MBAs: valuable investment or dime a dozen?

Many HR professionals are turning to MBAs as a fast track way to broaden their business skills, enhance their reputations among business peers and improve their career prospects. Does an MBA in 2004 deliver all that it promises, or has the proliferation of providers and graduates diluted the value of this once most prestigious degree? Teresa Russell talks to providers and graduates about the cost and value of a Masters of Business Administration

Many HR professionals are turning to MBAs as a fast track way to broaden their business skills, enhance their reputations among business peers and improve their career prospects. Does an MBA in 2004 deliver all that it promises, or has the proliferation of providers and graduates diluted the value of this once most prestigious degree? Teresa Russell talks to providers and graduates about the cost and value of a Masters of Business Administration

Thirty years ago, if you had an MBA from America’s Harvard Business School, you could command film-star wages and work for your choice of employer. Australian MBA students could study at just a handful of universities and were also highly regarded. Today, there are more than 40 Australian universities offering over 80 types of MBAs to 27,700 students. Courses range from one to two years in duration (two to four years part time), cost between $10,000 and $48,000 and can be 100 per cent classroom learning, completely by correspondence, or a mixture of both.

What should a HR professional look for in an MBA program, both for personal study and from the point of view of hiring an MBA graduate? How do you find an impartial view? What salary expectations should graduates have and does it really help you do your job better or is it just a piece of paper?

How to compare MBAs

MBA programs around Australia (and the world) are rated in various ways. The Good Universities Guide to Business Management Courses, for example, rates and ranks programs through a number of different criteria such as choice in the curriculum, numbers of international students, proportion of senior managers, corporate links, size of faculty, academic qualifications of teaching staff and share of international market. It also outlines course costs, which are $15,000–20,000 for most, as well as salaries upon graduation. The latter range is $45,000–90,000, with graduates of Deakin University, Melbourne University and the Melbourne Graduate School of Management receiving the top five-star rating.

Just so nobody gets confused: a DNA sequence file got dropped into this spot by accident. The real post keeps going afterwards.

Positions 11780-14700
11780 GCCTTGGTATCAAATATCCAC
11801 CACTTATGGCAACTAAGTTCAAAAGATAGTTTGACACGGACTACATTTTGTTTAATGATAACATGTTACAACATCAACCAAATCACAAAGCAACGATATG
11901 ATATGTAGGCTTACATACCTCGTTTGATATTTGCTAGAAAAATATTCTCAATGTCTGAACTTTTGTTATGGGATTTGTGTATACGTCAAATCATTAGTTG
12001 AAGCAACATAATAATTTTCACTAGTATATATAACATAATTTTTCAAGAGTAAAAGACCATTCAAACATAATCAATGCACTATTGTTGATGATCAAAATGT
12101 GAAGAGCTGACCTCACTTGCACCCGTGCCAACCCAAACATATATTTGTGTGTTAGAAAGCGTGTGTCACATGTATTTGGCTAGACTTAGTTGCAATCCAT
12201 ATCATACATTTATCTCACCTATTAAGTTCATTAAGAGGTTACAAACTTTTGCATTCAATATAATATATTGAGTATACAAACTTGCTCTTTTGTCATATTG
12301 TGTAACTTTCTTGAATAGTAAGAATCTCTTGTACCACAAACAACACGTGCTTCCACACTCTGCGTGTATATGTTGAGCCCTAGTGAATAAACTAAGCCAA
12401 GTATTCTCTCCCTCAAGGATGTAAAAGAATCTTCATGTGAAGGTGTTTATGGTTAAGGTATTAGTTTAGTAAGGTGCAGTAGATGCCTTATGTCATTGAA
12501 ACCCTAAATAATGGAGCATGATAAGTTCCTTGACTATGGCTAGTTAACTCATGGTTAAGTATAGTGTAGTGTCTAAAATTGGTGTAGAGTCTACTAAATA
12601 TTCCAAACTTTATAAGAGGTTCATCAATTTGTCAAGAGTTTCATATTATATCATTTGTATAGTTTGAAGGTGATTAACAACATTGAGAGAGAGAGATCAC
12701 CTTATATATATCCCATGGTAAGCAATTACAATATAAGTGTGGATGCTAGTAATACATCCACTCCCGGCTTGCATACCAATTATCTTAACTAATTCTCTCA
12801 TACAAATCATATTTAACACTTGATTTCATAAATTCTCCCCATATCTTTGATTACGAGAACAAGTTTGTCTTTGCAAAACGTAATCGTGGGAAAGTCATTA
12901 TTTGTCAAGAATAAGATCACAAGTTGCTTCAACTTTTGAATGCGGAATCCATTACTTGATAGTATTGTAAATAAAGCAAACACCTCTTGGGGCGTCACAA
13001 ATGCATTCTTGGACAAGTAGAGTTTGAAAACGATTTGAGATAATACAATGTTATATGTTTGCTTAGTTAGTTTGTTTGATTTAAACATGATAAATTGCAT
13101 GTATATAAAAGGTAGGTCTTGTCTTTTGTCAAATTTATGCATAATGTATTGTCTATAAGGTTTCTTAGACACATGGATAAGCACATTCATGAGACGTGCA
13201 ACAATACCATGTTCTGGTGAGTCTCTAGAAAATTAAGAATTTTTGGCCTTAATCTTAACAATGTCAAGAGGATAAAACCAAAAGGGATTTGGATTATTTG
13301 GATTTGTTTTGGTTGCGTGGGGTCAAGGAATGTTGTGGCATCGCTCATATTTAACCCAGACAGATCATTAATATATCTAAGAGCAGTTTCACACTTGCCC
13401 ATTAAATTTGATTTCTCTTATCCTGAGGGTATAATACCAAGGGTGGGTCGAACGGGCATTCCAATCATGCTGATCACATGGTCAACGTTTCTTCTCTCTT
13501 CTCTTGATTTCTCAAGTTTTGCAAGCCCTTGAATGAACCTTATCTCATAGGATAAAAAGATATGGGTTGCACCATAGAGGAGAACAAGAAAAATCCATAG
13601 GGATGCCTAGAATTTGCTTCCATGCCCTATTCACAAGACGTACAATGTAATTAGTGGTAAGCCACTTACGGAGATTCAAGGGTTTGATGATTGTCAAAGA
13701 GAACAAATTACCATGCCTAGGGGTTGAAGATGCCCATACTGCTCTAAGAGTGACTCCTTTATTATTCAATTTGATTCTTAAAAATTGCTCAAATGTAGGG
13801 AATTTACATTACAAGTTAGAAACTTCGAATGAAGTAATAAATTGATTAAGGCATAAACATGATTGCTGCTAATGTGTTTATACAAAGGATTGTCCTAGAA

Other MBA course rankings can be found in the Australian Financial Reviews Boss Magazine, Asia Incs magazine and the UK’s Financial Times newspaper. Each university publishes graduate statistics and information about the MBA on its website. The Australian Graduate School of Management (AGSM), Monash University, Melbourne Business School and Macquarie Graduate School of Management have been declared the top-tier business schools in 2003 in various rankings.

Age and experience

The average age of an MBA student at Melbourne’s Monash University is 31–32 years with 10 years commercial experience. Professor Rob Willis, associate dean of Monash’s MBA and DBA (Doctor of Business Administration) programs claims the drop-out rate is minimal. “Doing an MBA [at Monash] is not like wandering into a first degree. Our students usually have family and/or financial commitments. They have chosen this university not just because of the core program, but because of other areas of specialisation they can pursue, either as a major or a double degree,” he says.

Both the AGSM and Monash Business School have good national and international reputations. They differentiate their degrees from the plethora of other providers in different ways. Each screens prospective students, relying heavily on students’ commercial experiences as a valuable ingredient in the class mix, believing that the more business experience a student has, the more they will get out of the degree. Both schools require a minimum of two years experience, but have a student body with an average of six.

AGSM uses the GMAT (Graduate Management Admissions Test) as one of its selection criteria for its full-time course, but not for its part-time MBA Executive degree. It also relies heavily on the quality of its faculty, the research it publishes and its network of students as points of difference.